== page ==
Trump Says He Agrees 100 Percent With Keeping U.S. Troops In Syria

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March 5, 2019, 5:33 PM GMT
By Courtney Kube
WASHINGTON — Two months after declaring all U.S. troops are leaving Syria, President Donald Trump wrote to members of Congress that he now agrees "100%" with keeping a military presence in Syria.
A bipartisan group of Senators and Representatives wrote to Trump on Feb. 22, applauding his decision to keep a small residual force in Syria.
"We support a small American stabilizing force in Syria," the group wrote, adding that a force "which includes a small contingent of American troops and ground forces from our European allies, is essential to ensure stability and prevent the return of ISIS."
In a copy of the letter obtained by NBC News, President Trump highlighted a paragraph in the letter about the U.S. goals in Syria, which said, "Like you, we seek to ensure that all of the gains made in Syria are not lost, that ISIS never returns, that Iran is not emboldened, and that we consolidate our gains and ensure the best outcome in Geneva for American interests."
"I agree 100%. ALL is being done," President Trump responded, writing directly on the letter and signing it.
Click here to read the letter
Since before he took office, Trump has promised to end the fight against the Islamic State, criticizing the cost to the U.S. in both blood and treasure. In a video message on Twitter posted Dec. 19, 2018, the President said, "Our boys, our young women, our men, they're all coming back and they're coming back now. We won."
The Syrian Democratic Forces continue to battle ISIS in the small area of land they still control in the Middle Euphrates River Valley in Syria. U.S. military officials say the battle to re-take the final part of the town of Baghuz still held by ISIS has been slowed by the exodus of thousands of civilians and the terror group's use of some women and children as human shields.
Late last month, White House Press Secretary Sarah Sanders confirmed that some U.S. troops will stay in Syria after the SDF finish clearing out Baghuz.
"A small peace keeping group of about 200 will remain in Syria for period of time," Sanders said in a one-sentence statement. U.S. military officials have since confirmed the residual force could be double that and that some U.S. troops could stay in the northeastern part of the country, and others in southern Syria.
Courtney Kube is a national security and military reporter for NBC News.

President Trump And Xi Jinping Are Close To Signing A Deal But Trade War Isn't Over

(Bloomberg) — The world’s two largest economies are nearing the finish line on a trade deal that could be signed by President Donald Trump and his Chinese counterpart Xi Jinping as early as this month. But that doesn’t mean the trade war ends.
More work remains on a deal that will ensure that Beijing will follow through on its commitments, U.S. Trade Representative Robert Lighthizer told Congress last week. Days later, Trump warned he can still walk out on China like he did with North Korean leader Kim Jong Un at their summit over a nuclear deal in Vietnam.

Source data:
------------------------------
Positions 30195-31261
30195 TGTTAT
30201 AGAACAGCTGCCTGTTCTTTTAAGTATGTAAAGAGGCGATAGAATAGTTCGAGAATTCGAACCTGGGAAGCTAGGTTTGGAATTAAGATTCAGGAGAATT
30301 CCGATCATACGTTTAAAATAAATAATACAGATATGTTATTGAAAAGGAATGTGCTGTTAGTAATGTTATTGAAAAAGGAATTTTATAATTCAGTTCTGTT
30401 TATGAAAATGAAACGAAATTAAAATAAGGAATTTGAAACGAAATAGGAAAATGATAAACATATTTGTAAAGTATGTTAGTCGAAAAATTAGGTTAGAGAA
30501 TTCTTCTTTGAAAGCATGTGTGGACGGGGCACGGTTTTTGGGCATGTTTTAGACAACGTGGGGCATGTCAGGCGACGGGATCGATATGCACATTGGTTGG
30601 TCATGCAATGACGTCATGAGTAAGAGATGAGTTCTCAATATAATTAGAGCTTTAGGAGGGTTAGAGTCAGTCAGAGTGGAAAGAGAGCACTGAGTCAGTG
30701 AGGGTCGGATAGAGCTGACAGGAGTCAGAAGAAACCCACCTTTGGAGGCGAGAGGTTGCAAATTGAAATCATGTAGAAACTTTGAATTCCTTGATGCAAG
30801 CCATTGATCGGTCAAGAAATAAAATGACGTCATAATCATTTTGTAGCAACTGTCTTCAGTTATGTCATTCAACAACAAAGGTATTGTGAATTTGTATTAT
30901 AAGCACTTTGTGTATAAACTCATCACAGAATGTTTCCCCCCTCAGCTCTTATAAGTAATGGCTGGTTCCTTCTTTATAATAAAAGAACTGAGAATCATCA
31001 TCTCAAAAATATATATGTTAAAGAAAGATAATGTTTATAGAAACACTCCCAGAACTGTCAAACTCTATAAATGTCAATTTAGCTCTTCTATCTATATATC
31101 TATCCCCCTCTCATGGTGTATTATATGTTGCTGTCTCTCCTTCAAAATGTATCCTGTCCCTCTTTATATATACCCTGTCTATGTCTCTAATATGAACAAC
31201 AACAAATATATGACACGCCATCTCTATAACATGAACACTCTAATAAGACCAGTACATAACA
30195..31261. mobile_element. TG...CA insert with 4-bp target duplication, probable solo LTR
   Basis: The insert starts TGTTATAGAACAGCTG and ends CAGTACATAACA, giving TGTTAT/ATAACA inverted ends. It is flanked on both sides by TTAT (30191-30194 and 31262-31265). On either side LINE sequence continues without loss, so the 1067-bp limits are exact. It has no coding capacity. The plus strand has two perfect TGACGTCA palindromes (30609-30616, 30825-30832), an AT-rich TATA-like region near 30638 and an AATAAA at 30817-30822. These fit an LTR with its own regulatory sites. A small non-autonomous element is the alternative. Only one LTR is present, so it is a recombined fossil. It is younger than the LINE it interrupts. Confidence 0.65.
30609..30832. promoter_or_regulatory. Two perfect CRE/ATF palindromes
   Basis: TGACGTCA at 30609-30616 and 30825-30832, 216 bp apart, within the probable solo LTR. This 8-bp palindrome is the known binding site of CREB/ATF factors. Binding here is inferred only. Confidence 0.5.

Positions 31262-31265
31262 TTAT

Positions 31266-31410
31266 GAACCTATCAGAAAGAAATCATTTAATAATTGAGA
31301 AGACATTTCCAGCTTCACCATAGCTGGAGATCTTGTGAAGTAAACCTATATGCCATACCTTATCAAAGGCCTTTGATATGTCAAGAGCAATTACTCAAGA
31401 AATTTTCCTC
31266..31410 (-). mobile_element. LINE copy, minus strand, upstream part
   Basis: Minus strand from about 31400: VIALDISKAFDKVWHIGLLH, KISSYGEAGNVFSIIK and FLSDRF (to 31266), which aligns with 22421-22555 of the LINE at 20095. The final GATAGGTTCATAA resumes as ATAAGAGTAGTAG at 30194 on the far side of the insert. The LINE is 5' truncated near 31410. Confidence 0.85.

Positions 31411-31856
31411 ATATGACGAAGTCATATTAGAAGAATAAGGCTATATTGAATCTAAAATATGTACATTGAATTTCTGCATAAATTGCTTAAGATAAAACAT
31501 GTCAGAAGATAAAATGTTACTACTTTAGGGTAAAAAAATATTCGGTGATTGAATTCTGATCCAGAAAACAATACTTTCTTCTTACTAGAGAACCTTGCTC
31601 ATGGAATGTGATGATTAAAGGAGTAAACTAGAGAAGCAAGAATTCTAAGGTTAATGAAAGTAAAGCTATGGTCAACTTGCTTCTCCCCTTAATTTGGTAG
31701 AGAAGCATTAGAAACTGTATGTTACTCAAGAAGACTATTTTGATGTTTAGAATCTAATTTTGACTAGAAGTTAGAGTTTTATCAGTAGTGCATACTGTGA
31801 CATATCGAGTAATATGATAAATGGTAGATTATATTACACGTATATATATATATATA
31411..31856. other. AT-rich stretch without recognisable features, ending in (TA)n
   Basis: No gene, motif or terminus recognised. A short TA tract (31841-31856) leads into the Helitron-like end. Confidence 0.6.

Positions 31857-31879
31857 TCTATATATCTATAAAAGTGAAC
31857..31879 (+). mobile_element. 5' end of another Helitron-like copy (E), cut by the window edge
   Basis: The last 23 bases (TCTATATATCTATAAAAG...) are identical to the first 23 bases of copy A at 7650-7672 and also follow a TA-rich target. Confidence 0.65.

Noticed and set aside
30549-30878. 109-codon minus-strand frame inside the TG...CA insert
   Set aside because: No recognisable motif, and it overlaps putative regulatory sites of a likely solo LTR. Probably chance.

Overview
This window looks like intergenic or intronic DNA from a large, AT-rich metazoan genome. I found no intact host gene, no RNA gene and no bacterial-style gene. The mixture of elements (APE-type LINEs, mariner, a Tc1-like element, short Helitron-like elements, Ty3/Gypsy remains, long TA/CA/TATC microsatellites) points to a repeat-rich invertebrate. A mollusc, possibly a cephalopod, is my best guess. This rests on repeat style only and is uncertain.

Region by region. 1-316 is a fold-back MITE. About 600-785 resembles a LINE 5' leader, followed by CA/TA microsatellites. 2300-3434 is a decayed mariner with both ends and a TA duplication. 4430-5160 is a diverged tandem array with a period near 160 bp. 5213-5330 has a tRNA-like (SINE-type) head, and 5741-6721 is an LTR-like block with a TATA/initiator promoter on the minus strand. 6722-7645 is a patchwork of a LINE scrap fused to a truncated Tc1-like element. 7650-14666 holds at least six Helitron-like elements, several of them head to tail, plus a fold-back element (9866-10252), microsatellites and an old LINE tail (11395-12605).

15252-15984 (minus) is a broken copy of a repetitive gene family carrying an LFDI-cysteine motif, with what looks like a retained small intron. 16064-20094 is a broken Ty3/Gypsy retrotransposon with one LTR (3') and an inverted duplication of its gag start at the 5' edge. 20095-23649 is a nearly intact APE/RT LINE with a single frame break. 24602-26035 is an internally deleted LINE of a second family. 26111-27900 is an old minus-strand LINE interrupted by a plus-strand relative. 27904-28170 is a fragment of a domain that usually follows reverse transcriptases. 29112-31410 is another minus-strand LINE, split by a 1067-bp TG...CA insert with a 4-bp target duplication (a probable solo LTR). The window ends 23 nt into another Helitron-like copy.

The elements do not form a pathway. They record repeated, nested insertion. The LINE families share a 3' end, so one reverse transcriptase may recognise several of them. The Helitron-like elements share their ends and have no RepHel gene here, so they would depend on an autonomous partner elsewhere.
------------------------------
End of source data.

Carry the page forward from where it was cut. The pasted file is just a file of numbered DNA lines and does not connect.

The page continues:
There was a sign of de-escalation on Tuesday, when the U.S. confirmed it’s postponing “until further notice” a scheduled tariff increase on Chinese goods. It had been set to take effect March 1, but now the rate will remain at 10 percent, according to a statement from the U.S. Trade Representative’s office.
Here’s the latest on where the U.S.-China trade negotiations stand.
Tariffs Truce?
China wants Trump to remove tariffs that he imposed last year on $200 billion of Chinese goods, but it’s not yet clear if the president will roll back some or all of the duties. (The U.S. duties on $200 billion of Chinese imports come on top of a first round on $50 billion of goods, which Beijing will also wants to see eliminated.)
There are competing forces inside the Trump administration that are debating how wise it would be to lift the duties on the first day of a deal because keeping some of the tariffs in place would allow the U.S. to maintain leverage.
Some advisers argue that the tariffs should only be fully removed once China lives up to all of its pledges, which could take months or even years. Even if some or most tariffs are removed at the outset they could come back as part of the enforcement mechanism, to punish China if it breaks the terms of any trade deal, Lighthizer said last week.
Still, the U.S. president has repeatedly delayed implementing higher duties on goods to give the two sides more time to strike a broad deal.
Enforcement Piece
Lighthizer has said the two countries plan to set up a system that requires regular consultations at various levels of the U.S. and Chinese governments to address irritants. If talking doesn’t yield progress, Lighthizer said the U.S. will respond with ”proportional” and ”unilateral” action, likely referring to tariffs.
On its face, the mechanism looks similar to previous negotiating efforts the U.S. and China used to discuss trade issues — and that the Trump administration said it would abandon because they haven’t been successful in getting Beijing to make the required changes to its trade policies. China hawks have already picked up on that, which could make it even harder to sell the agreement to a skeptical audience that’s expecting a different result from this White House than what previous administrations got in years of failed economic dialogues.
Trump’s team is asking China to give up its right to retaliate should the U.S. take action unilaterally. The U.S. also wants China to refrain from bringing any challenges at the World Trade Organization. It’s not clear if Beijing has agreed to that plan yet and what, if any, changes it is asking for.
Soybean Solution
While Lighthizer has emphasized that he’s seeking a deal that’s more than what he dubbed a “soybean solution,” significant amounts of purchases are on the table in the talks.
China has offered to increase purchases of U.S. goods by $1.2 trillion over six years, benefiting agriculture and energy. That would help sell the deal to the president who has pledged to reduce the chronic U.S. trade deficit with Beijing.